As of 2023, Morishima still finds time to serve as the president of the Japan Center for International and Comparative Environmental Law, the advisor to the Japan International Cooperation Agency Legal Assistance Project for Vietnam, and as a special advisor to the Association of Environmental Law and Policy, Japan, among others.
In fact, he provided legal assistance on the drafting of the Vietnam Civil Code for the Vietnam Ministry of Justice in 1992, activities that resulted in the governmental ODA legal assistance projects of Vietnam, Cambodia, and so on. In a sense, Morishima is an initiator of Japan’s ODA legal assistance project.
Publications and Public Recognition
Along with American and Japanese colleagues, Morishima produced a book titled Environmental Law in Japan in 1981 through MIT Press, He was also a coauthor of Modern Trends in Tort Law and a contributor to other publications in English covering topics such as land development, human population distribution, and many more on environmental angles.
His favorite was a piece that appeared in 1986 in the British Columbia Law Review about accident compensation schemes in Japan. “I taught UBC students about accident compensation schemes that we took from Europe, institutional arrangements with a framework of limitations,” he says. “I wanted to let them know the difference between the common law way of thinking and the adopted Western continental scheme.”
His work has earned plaudits from home and abroad. An Environmental Protection Award from the Environment Agency in 1995. The 1996 laureate of Global 500 Award from UNEP. The 2001 Elisabeth Haub Award for Environmental Law and Diplomacy from the Université de Livre de Bruxelles. Two Cambodian Friendship Orders in 2002 and 2009. And the Order of the Sacred Treasure, Gold Rays with Neck Ribbon, from Japan’s emperor in 2013.
He’s nonchalant about both publications and prizes, however. “I don’t really like awards,” he states. “People have their own measures for giving awards, and while I appreciate them, they are outside measures.”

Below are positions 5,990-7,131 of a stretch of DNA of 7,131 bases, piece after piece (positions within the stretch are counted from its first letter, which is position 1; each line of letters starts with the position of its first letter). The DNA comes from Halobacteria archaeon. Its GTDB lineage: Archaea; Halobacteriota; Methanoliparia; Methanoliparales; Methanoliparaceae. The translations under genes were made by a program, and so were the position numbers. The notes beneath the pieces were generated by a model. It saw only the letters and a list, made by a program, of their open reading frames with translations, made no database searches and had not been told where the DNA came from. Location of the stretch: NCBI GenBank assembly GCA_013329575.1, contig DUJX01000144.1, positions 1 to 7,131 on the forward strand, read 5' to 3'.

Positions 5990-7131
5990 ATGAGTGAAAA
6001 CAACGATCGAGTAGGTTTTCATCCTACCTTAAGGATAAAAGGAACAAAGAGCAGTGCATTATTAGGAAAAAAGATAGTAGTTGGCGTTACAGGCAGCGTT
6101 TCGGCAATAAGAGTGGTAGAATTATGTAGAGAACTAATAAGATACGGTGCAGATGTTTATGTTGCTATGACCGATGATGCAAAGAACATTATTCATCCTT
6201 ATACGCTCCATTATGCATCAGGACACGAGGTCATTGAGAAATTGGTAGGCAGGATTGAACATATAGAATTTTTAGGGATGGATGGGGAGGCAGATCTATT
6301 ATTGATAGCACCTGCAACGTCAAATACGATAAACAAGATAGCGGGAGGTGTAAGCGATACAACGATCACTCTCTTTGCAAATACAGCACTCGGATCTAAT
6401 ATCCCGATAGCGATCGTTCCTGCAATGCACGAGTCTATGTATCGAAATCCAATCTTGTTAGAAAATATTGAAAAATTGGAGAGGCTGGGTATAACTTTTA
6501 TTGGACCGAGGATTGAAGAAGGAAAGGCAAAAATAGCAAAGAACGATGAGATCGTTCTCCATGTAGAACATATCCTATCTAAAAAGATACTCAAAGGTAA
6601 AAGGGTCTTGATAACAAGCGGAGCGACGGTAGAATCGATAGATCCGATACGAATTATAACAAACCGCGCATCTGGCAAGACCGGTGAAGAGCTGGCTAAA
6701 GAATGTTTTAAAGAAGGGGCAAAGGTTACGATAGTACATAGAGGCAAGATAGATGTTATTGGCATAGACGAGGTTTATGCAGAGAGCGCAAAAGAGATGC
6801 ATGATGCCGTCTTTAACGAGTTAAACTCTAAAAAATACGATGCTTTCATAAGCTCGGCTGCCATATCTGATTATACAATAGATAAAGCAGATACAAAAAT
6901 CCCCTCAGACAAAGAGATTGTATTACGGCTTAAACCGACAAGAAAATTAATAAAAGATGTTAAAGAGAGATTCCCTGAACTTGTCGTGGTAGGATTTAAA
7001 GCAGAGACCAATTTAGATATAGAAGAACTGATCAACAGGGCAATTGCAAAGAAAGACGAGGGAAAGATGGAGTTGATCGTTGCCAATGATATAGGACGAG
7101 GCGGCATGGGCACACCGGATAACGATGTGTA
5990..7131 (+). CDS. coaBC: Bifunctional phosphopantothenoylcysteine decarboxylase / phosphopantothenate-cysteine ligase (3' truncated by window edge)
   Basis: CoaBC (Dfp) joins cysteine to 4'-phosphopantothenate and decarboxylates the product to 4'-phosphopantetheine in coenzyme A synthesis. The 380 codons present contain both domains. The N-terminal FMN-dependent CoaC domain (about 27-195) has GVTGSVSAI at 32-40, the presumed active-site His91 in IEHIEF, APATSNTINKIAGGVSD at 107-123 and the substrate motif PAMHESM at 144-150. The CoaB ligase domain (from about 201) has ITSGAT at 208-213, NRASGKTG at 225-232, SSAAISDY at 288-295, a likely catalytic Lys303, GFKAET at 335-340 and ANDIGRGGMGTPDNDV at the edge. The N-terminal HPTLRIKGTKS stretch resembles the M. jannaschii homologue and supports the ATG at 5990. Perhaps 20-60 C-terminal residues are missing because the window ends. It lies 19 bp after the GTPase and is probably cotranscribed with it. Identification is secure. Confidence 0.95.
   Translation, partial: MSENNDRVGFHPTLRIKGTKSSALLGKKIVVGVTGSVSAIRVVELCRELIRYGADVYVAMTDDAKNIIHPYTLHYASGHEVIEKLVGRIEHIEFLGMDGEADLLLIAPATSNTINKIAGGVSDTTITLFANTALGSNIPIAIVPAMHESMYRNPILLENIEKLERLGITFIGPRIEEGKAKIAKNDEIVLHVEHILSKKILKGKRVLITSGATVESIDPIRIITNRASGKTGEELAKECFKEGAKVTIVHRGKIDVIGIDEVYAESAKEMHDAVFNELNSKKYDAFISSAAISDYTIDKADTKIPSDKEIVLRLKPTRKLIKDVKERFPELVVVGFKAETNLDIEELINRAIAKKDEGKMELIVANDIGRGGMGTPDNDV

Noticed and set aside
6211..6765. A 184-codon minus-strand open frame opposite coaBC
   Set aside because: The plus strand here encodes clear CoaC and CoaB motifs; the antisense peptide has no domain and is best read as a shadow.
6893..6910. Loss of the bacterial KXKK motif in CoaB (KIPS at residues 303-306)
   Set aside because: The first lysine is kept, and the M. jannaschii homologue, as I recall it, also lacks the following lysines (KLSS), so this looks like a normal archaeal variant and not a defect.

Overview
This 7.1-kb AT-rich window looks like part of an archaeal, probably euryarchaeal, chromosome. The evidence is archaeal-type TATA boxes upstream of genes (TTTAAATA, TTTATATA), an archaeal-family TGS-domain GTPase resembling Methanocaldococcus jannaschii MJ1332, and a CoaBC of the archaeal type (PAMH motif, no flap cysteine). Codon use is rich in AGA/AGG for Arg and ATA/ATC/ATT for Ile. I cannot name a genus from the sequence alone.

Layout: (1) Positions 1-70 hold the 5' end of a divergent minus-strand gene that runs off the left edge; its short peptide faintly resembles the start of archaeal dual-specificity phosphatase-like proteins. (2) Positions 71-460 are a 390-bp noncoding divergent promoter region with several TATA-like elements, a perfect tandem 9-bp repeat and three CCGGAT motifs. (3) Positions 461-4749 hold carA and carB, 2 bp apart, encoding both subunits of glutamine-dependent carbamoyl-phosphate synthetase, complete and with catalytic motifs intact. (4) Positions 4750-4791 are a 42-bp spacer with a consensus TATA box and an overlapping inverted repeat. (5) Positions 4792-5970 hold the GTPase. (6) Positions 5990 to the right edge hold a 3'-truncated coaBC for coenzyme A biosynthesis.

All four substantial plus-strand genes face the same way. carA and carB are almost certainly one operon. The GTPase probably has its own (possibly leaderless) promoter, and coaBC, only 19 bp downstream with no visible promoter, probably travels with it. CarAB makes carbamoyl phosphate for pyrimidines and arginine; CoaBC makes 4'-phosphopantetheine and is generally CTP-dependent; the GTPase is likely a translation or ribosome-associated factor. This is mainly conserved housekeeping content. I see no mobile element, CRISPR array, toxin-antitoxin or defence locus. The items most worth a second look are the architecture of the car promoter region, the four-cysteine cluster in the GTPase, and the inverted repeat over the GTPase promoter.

Morishima is still writing articles, however. At the moment he’s focusing on the 1999 Tokaimura nuclear accident and the state of victims compensation. He also mentions Fukushima, where victims may receive compensation but it’s actually government money that Tokyo Electric will eventually get back in about twenty years as electricity rates go up. “From a compensation lawyer’s viewpoint, it’s a political arrangement,” he says. “And they don’t understand the victims.”
At eight-eight, Morishima does not seem to have slowed down much professionally, still involved in many causes and organizations and practicing at the law office of Kato, Nishida & Hasegawa in Marunouchi. He’s also a professor emeritus at Nagoya University. “I try to maintain my health, but I have back pain, and because of COVID, I’m just doing what I can to slow down the decline. When you’re my age, you’ll understand,” he says with a laugh.
“I eat and enjoy music,” he adds. “My wife passed away ten years ago, and she liked music. I don’t know where she is, but I hope she can enjoy with me in spirit. When I was young, I loved hiking in the mountains, and I visited museums everywhere I went. But these days the pictures seem too simple or too complicated. While I’m not against religion,” he continues, “I don’t know what death is. So while I’m alive, I enjoy my life within my limits.”
In the meantime, Japan and the rest of the planet should be thankful for all he’s done to make things right and help living things survive.